High school students may soon be able to earn vocational diplomas to help them find jobs right out of twelfth grade under a new bill receiving mixed reviews from educators and employers.
The bill, which was introduced by Rep. Mark Radcliffe, D-Black River Falls, and co-sponsored by Rep. Michelle Litjens, R-Oshkosh, would allow public high schools to award special diplomas to students who complete alternative programs emphasizing vocational subjects, such as welding or nursing.
Supporters say the bill would create a path to employment for students not planning to attend college.
Critics worry the bill could lead schools to lower the bar for some students to graduate.
Creating a new path to graduation has the potential to confuse parents and employers about what skills a student actually learned said Cecil Streeter, a former school counselor and the current coordinator for the Oshkosh Chamber of Commerce’s Partners in Education Council.
"There already are alternative diplomas, high school equivalency diplomas, which are great for some students. But those are still based on academics," he said.
But employers are hungry for more trained workers and open to new programs that encourage youth to consider a career in a skilled trade.
"If the bill gets more kids interested in skilled trades, then absolutely it can have a good impact on our business and manufacturing in general," said Dan Hietpas, president of Muza Metal Products in Oshkosh. "Without question there is a shortage of skilled labor, and it’s getting worse and worse every year."
The state Assembly’s education committee held a hearing on the bill last week, and revisions are expected to address concerns that school districts might not require the same number of credits for vocational diplomas as they do for traditional diplomas. State law requires students to earn 13 credits in math, English, science, social studies, physical education and health in order to graduate.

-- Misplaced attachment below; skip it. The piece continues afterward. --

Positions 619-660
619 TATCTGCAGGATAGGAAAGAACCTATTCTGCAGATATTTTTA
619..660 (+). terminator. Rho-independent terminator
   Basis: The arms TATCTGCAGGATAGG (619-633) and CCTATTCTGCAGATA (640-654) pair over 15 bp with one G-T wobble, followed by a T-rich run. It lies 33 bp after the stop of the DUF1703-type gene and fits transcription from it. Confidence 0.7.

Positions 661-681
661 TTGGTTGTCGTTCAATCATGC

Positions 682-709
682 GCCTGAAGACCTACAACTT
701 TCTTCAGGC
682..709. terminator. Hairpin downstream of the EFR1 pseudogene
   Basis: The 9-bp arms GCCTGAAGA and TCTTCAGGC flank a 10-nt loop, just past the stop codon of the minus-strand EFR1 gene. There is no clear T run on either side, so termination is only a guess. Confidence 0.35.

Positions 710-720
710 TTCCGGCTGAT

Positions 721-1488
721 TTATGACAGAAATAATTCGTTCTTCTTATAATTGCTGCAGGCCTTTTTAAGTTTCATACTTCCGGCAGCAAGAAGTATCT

The intent of the bill is to allow students to substitute traditional classes for vocational classes in the same subject, Litjens said. For example, a student could study technical writing or computer literacy instead of English literature.
The bill would not require schools to offer vocational diplomas, but if they chose to do so, the vocational curriculum would need approval by the state Department of Public Instruction.
"You hear from businesses that they consistently have job openings but don’t have people trained for the jobs," Litjens said. "We cannot continue to educate in this college-for-all mentality, because not every student is going to pursue a four-year degree. We need to make sure we’re preparing our kids for a job tomorrow."
Technology and engineering teacher Chris Arps agrees that technical training is critical for many jobs today. But, "from what I see and what I’m hearing from other teachers, this bill isn’t going to get the job done," he said.
Many teachers are concerned the bill would create confusion because diploma standards could vary from district to district, Arps said, adding that many districts, including Oshkosh, already partner with local technical colleges to provide vocational training to high schoolers.
Oshkosh school district administrators, on the other hand, expressed some level of openness to the concept of vocational diplomas.
"Anything that’s good for kids, expands opportunities and is innovative we certainly are in support of," said Holly Rottier, the district’s director for school improvement. "But we still don’t know enough about the vocational diplomas themselves. We really haven’t had enough time to research it."